It has been a busy morning for economic data, and the disturbing scenes in Egypt are adding to investor nerves today. Much anticipation was built up yesterday in the hope that economic figures from Germany and France would prove to show signs of health in the eurozone’s strongest pillars. And that has proved to be the case, with the Gallic economy rising from recession. However, it is better to travel than to arrive, hence the somewhat muted reaction in continental markets. In London all eyes were on unemployment figures and the Bank of England. While the former was good, the latter’s minutes showed that Mr Carney’s writ does not run entirely unchallenged. Such disturbances bode ill for the future.
Rows about political donations aside, recent news has been good for the British government, showing that things appear to be on the mend. Today’s employment data shows further growth, with claims dropping in July and the three-month figure rising by more than expected. Combine that with a rise in house prices, and the government’s re-election chances begin to look brighter. Signs of disagreement in the halls of Threadneedle Street dampen the image of an all-powerful governor, but it was good news for GBP/USD, which jumped higher as investors hoped that the flicker of resistance to Mr Carney’s forward guidance will increase in coming months, possibly leading to an earlier-than-expected rise in interest rates. For the FTSE 100, however, it remains business as usual. The index was unable to sustain yesterday’s move above 6600, although the effect of stocks going ex-dividend has to be taken into account. European markets are edging upwards, however, and given time they may drag the FTSE 100 higher during the session.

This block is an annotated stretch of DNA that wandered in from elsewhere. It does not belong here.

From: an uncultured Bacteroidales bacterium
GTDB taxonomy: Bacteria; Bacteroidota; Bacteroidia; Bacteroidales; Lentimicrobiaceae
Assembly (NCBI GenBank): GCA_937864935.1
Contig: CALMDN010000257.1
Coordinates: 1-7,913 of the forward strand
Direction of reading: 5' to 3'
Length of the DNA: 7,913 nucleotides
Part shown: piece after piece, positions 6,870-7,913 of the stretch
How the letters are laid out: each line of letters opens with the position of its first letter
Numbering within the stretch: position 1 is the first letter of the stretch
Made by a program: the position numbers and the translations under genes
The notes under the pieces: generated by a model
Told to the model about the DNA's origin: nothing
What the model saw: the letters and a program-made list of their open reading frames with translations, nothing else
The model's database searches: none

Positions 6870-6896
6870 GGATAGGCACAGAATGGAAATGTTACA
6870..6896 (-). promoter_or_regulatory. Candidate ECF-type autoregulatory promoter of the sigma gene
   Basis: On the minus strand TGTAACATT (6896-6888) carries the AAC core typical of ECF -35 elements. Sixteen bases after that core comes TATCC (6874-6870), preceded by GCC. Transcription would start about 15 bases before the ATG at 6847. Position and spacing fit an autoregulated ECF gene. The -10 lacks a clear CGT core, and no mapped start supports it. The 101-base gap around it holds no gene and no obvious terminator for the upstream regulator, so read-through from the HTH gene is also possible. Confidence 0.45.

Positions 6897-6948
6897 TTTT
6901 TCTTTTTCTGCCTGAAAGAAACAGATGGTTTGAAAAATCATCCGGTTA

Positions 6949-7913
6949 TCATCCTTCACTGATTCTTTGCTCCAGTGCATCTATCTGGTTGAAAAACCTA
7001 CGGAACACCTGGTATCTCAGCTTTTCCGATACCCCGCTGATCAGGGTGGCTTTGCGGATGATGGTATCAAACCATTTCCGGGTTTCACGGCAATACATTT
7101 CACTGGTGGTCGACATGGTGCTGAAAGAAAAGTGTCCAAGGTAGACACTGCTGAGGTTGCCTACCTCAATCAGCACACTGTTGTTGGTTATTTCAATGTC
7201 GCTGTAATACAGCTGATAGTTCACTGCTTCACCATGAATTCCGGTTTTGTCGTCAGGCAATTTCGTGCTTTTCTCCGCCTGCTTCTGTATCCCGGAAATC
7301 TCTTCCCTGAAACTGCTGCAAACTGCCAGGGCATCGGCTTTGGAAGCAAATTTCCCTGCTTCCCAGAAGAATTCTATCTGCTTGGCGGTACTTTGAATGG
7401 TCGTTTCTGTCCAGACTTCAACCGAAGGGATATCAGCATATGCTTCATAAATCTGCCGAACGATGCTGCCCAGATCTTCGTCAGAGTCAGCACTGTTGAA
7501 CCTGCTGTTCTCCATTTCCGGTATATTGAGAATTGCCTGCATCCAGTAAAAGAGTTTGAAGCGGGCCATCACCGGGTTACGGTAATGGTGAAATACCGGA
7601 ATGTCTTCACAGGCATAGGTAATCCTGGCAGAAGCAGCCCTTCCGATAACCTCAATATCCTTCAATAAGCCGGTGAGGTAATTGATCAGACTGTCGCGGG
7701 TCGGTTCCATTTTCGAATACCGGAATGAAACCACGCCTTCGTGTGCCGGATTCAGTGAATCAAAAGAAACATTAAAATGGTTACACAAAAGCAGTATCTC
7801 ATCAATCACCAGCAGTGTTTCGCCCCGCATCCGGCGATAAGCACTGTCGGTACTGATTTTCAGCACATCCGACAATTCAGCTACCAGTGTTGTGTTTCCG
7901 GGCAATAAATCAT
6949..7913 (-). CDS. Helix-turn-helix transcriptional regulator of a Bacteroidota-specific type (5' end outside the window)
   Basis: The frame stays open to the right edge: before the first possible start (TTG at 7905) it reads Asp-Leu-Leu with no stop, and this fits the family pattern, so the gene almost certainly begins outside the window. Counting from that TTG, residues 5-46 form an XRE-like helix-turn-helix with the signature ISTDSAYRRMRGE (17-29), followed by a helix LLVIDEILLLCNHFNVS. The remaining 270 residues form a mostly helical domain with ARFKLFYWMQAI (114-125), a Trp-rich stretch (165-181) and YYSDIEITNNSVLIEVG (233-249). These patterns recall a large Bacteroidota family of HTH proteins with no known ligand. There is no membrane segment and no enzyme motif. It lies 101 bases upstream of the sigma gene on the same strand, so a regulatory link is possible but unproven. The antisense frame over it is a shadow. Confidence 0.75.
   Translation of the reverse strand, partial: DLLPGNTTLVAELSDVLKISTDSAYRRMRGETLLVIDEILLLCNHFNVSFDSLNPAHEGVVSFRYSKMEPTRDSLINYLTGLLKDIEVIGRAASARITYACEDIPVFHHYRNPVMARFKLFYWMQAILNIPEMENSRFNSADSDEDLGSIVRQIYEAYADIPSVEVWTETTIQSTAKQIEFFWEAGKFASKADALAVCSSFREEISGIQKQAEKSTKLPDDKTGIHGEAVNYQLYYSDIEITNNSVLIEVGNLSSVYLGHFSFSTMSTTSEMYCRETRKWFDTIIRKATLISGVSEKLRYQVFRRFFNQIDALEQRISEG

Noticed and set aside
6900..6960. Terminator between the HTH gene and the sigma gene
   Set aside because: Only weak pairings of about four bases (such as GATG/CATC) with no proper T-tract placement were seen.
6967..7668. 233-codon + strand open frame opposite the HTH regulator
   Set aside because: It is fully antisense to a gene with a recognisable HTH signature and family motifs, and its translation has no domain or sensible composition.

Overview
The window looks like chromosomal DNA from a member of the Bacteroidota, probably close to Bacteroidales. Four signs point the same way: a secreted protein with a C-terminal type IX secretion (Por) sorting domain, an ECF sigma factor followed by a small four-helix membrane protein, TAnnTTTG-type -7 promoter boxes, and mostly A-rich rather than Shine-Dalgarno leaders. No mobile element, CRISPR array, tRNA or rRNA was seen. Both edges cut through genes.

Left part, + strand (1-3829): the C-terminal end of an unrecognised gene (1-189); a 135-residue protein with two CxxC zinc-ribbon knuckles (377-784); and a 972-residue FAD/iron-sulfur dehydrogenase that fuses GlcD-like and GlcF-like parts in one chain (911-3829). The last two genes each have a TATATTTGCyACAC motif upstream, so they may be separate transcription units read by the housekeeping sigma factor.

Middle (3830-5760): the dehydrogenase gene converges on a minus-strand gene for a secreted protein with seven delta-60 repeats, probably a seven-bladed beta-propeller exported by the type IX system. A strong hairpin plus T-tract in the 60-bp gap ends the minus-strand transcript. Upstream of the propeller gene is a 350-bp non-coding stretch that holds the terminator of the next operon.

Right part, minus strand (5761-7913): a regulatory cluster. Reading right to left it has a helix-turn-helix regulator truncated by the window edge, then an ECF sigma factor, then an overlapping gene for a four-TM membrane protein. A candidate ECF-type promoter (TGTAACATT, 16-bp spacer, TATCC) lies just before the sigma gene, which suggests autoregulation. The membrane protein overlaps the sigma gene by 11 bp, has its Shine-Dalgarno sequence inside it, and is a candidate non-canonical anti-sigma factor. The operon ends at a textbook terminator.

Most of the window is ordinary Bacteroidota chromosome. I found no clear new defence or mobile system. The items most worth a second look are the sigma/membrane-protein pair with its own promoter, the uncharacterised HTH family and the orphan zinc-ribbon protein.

With US markets still within easy reach of their recent highs, now is not the time to become overly cautious on markets. However, we continue to lack the catalyst that will lift Wall Street from the summer doldrums. Today is unlikely to provide that either, with only PPI data and crude inventories on the calendar. Given the swathe of negativity surrounding the prospects for Europe, perhaps today’s GDP numbers will encourage a more optimistic attitude to the eurozone from our American cousins. Ahead of the open, we expect the Dow Jones to start 30 points lower, at 15,420.